Finding Ho Chi Minh City Transport is never a problem as it seems to be the occupation of a large proportion of the male population. We’ve already covered HCMC airport transfers so here are a few tips on getting around the city when walking gets too much for you.
Cyclo drivers won’t be happy seeing you walking around when they could be cycling you around town so they’ll be offering their services wherever you go. These men are extremely good natured and a rejection is normally met with a smile. If you do decide to go in a cyclo just be sure to agree a price in advance, it’s unlikely to cost more than about 30,000 Dong ($2US) between any of the main HCMC sights and usually less.
Many of these drivers speak good English having worked in administrative jobs with the Americans but after the fall of South Vietnam they became an underclass who were never able to return to professional posts. The Municipal Government of HCMC has already set restrictions on where these cyclos can go so don’t assume you’re being ripped off if you end up taking a road that doesn’t seem logical (you’ve agreed a price already remember). In fact there is a plan to get rid of this traditional form of Ho Chi Minh City transport entirely which would be a major loss to HCMC so go in one at least once, it might be your last chance.
You’ll see metered taxis all over the place and these are also an incredibly cheap transport option. We took a taxi from the Spring Hotel in the Dong Khoi district out to the Chinese district of Cholon which is about 5km away through fairly heavy traffic. The driver didn’t speak any English though he was very helpful in ensuring that he took us to the correct pagoda that we’d showed him on the map. The price was a mere 50,000 Dong ($3US) as shown on the meter.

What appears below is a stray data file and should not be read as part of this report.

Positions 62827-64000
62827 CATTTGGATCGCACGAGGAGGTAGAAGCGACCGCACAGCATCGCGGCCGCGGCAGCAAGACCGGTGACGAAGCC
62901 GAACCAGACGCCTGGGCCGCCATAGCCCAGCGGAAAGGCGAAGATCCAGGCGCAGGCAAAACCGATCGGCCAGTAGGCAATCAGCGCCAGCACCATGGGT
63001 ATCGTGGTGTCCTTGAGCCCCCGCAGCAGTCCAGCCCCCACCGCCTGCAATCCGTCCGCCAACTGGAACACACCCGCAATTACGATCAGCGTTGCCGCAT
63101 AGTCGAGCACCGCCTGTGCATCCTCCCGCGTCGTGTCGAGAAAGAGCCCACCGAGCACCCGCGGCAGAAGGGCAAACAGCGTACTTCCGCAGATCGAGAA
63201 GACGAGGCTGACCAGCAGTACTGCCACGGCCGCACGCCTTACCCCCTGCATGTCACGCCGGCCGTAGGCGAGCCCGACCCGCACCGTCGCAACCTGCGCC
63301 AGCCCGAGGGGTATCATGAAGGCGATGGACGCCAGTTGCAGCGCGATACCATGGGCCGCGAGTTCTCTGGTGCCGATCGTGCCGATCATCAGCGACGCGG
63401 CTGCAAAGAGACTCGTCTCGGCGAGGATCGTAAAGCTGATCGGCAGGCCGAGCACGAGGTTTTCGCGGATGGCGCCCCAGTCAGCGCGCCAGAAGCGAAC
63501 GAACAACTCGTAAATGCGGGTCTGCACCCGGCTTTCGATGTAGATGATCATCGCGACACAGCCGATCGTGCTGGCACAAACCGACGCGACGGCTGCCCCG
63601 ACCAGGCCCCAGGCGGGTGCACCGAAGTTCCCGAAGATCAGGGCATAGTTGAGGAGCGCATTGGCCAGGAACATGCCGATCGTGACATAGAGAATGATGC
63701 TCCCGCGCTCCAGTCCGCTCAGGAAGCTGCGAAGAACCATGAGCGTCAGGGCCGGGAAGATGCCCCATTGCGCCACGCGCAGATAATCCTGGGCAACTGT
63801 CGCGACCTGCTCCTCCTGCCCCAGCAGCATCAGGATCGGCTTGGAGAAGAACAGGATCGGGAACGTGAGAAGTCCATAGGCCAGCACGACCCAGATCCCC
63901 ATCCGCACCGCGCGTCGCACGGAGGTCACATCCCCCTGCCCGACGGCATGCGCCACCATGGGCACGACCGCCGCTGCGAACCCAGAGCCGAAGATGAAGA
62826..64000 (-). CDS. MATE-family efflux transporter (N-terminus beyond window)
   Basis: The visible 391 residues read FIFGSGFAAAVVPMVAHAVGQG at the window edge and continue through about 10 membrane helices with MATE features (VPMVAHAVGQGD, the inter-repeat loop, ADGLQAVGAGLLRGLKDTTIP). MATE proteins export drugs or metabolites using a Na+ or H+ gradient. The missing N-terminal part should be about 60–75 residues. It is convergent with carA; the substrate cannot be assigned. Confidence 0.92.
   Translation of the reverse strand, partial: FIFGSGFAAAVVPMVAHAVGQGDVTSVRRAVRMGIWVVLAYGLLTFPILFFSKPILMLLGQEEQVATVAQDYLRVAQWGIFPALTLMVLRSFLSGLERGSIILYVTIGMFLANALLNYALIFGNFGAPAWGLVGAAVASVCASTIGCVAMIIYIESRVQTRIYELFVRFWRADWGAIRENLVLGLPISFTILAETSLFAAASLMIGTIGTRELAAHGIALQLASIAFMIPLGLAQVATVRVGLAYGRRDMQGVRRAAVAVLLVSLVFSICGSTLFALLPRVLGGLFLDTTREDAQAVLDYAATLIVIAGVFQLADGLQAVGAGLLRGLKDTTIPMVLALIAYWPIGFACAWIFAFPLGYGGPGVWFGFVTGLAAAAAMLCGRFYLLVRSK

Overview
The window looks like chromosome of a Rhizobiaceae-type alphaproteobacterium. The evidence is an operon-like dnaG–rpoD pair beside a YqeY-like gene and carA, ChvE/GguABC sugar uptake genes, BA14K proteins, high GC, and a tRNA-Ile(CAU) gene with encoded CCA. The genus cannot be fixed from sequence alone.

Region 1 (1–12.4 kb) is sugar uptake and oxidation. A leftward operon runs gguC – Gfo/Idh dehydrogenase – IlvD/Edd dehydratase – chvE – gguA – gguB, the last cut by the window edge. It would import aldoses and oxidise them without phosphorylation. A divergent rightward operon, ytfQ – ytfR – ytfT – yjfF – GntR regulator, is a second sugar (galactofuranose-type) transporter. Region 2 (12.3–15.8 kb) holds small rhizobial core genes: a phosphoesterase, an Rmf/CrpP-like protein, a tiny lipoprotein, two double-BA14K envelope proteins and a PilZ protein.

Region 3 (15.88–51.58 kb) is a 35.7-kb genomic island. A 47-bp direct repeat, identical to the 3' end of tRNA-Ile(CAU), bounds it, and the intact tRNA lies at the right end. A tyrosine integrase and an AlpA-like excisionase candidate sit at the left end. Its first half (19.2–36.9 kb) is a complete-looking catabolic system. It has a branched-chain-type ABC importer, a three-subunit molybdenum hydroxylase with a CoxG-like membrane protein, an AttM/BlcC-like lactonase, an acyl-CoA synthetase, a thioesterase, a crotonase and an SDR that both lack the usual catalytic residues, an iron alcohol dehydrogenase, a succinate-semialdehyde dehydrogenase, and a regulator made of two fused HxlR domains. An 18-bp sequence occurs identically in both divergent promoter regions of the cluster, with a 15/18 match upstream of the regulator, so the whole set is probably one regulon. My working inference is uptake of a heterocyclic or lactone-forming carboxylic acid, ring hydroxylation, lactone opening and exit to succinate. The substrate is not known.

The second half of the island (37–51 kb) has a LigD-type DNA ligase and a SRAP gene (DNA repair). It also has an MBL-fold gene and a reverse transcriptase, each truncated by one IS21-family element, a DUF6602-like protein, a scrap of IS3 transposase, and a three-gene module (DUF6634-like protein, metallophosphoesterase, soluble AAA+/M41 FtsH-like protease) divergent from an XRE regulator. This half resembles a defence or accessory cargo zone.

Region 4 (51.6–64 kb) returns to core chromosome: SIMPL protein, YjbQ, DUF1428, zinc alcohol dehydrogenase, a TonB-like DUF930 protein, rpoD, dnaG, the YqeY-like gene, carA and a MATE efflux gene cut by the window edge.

Coming back from Binh Tay Market market in Cholon we jumped in another taxi that took us back to the Ben Thanh market along the squalid banks of the Saigon River where we saw the poorest living conditions of anywhere in Vietnam. The fare was again about the same as on the outward journey. No problem. One thing to avoid when using public transport is being paranoid. Some travellers seem intent on bargaining for everything and saving a dollar here and there. It’s not worth it as everything is so cheap. Even if you are overcharged on a cyclo or in a taxi you’re looking at a few cents, nothing more. Having said that we never felt overcharges and found people in HCMC very honest and friendly people.
Just as the cyclo riders will offer to give you a ride every time you see them so will men standing by their motorbike at the roadside. Again this is a cheap way to get around but when you see the chaos on the roads you may not be too keen to give it a try. Certainly this is the most dangerous of the Ho Chi Minh City transport options in the city.
You’ll see city bus services operating all over the place but realistically there’s no need to use them when the cyclos and taxis are so easily accessible and cheap. You’ll have no idea where to get off buses and the driver is unlikely to be able to help you, they’re usually overcrowded and very much for the use of locals.